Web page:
PhD, Chemistry, Stanford University
Adam Slavney is a chemist and materials scientist who makes and studies porous materials for the capture, storage, and chemical transformation of environmentally important gases.
Adam earned his PhD in chemistry from Stanford University in 2019. His doctoral work focused on the development of halide double perovskites as optoelectronic materials, particularly in the realm of photovoltaics. Adam discovered several new double perovskite phases, extensively studied their promising optical absorption, carrier transport, and defect properties, and outlined simple rules to accurately predict and describe the electronic structures of all halide double perovskites. While at Stanford he held a Stanford Graduate Fellowship and the Franklin Veatch Memorial Fellowship. Prior to Stanford, Adam received his BA in chemistry in 2014 from Washington University in St. Louis.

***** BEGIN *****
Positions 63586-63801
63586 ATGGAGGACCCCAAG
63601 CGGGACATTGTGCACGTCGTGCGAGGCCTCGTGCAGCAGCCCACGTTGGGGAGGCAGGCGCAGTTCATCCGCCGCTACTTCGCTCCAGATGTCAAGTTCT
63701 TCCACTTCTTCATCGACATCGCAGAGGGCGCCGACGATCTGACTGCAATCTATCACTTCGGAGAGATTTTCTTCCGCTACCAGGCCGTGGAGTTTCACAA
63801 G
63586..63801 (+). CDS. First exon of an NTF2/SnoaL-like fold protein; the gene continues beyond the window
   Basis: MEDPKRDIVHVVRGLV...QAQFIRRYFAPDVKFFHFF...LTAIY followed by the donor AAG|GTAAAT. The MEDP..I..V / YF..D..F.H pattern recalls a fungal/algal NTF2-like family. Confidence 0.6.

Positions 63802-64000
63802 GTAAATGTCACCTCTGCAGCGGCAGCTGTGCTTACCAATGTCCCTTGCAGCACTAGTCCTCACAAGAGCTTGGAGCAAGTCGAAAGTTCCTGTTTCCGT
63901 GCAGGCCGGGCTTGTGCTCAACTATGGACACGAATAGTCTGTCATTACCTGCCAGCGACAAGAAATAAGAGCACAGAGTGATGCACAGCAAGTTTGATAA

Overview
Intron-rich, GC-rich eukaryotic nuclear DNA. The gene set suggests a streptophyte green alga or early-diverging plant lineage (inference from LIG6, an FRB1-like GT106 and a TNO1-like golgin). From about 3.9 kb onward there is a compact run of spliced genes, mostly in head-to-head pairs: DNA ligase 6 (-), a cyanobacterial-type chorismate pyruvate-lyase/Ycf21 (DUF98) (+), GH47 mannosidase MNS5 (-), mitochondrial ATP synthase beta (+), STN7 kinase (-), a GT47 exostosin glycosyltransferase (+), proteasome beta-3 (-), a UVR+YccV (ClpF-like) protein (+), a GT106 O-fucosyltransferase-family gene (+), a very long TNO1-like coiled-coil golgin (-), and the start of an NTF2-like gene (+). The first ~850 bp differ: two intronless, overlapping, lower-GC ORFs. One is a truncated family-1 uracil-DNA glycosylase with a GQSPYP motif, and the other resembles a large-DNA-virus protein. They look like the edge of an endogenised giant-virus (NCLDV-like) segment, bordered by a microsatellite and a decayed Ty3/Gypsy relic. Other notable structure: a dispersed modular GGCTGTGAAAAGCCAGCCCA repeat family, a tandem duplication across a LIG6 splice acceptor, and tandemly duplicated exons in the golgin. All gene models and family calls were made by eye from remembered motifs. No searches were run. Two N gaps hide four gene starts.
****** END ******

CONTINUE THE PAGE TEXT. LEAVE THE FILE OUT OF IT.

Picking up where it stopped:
As an Environmental Fellow, Adam will work with Jarad Mason from the Department of Chemistry and Chemical Biology. His research will focus on the synthesis of novel porous materials such as nanocrystal frameworks and intrinsically-porous liquids. These materials will be used to separate and store technologically important gases such as hydrogen and oxygen as well as to capture and remediate environmental pollutants such as carbon monoxide and the nitrogen oxides. Adam's work will be supported by the Arnold O. Beckman Postdoctoral Fellowship in the Chemical Sciences.
Jarad Mason, Chemistry and Chemical Biology